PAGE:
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2008 Event Media Release - Daorum

Issued Monday, 4 February 2008

The Studio at Sydney Opera House presents Daorum

9 March - The Studio

Daorum is a phenomenon, a meeting of old and new, of East and West. This groundbreaking musical project will introduce Sydney audiences to the astounding Korean tradition of pansori for the very first time.

Part classical, part folk music, pansori has its own unique rhythms, sounds and textures. Performed by a vocalist (kwangdae) and a drummer (gosu), this is a music theatre style of epic story telling like no other.

As the kwangdae sings changden, the gosu and audience gives calls of encouragement (chuimsae) at the end of vocal phrases. Based on early 19th century tales, only five pansori are performed today from the 12 which are thought to have existed.

Changden are the rhythmic keys which dictate tempo, time signature, accent pattern, drum beat, phrase construction and feeling of a piece. The pansori rhythm has a dance quality which keeps the music buoyant with the tensions and resolution of each bar creating a circular feeling, commonly described with the phrase: rise, hand, bind, loosen.

Open to new sounds, rhythms, teaxtures and approaches, Daorum is not a traditional pansori concert but an experiment to uncover what new sounds this collective of musicians could create. A combination of traditional Korean songs, improvised textural landscapes and spontaneous compositions, it utilises elements of jazz, rock, electronic, pansori, nongak (percussion) and sinawi (melodic improvising).

Simon Barker, one of Australia's greatest drummers, leads the contingent of local jazz musicians who, together with pansori artist Bae il Tong and renowned percussionist Kim Dong Won create an "utopian anthem".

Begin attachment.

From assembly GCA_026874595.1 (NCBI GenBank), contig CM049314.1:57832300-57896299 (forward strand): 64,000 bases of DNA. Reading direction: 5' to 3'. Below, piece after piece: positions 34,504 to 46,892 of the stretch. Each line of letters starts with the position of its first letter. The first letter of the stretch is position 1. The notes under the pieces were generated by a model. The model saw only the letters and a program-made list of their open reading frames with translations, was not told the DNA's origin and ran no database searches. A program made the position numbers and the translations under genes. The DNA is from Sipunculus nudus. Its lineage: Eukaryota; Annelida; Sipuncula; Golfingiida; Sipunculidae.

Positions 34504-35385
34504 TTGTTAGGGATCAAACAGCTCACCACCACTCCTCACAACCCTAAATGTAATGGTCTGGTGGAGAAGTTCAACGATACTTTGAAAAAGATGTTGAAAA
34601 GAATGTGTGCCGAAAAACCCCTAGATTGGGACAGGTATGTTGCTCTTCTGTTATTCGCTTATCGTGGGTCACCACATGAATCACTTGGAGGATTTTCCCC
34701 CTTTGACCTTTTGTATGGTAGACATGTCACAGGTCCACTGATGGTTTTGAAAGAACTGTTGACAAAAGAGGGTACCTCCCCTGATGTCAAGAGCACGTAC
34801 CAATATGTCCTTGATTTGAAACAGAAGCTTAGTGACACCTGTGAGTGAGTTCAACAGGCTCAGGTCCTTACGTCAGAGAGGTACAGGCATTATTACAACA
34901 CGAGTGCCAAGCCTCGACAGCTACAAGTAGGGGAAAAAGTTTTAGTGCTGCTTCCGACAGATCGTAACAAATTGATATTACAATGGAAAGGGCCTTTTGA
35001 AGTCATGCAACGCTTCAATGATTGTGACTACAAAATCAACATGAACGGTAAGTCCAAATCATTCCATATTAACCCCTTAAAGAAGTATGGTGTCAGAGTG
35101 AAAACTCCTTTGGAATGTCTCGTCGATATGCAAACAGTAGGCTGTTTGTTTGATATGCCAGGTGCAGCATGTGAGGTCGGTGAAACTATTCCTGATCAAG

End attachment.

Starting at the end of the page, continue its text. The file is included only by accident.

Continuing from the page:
This passionate, emotional energetic art form will have Sydney audiences cheering, weeping and laughing. Without any theatrical props except a fan flicked open to accentuate certain phrases, pansori relies on the intense emotion created by the kwangdae.

This improvised collaboration came about after Barker went to Korea in 2005 and Kim Dong Won was their guide. He introduced Barker to Bae il Tong and the idea for Daorum was born after hearing the two of them perform for the first time.

An uncompromising artist of extraordinary power, Bae il Tong is one of the few contemporary singers to follow the harsh pansori tradition of practising on waterfalls in isolation. Living on root vegetables and berries, Il Tong spent 18 hours a day for seven years practicing at the waterfalls of Mount Chiri.

Barker has worked with Carl Dewhurst, Matt McMahon and Phil Slater for almost 15 years over which time they have developed an improvised language that represents their various interests and influences, including music from Korea, Japan and China.

This one-off concert will be set against Emma Franz’s stunning images of Korea's beautiful Chiri Mountain, exploring themes such as energy, movement, seasonal change, collaboration and isolation.

Dates/Times: Sunday 9 March at 6.30pm
Venue:  The Studio
Tickets: All tickets $30 or $25 concession
Bookings: (02) 9250 7777 or online at
Duration: 80 minutes


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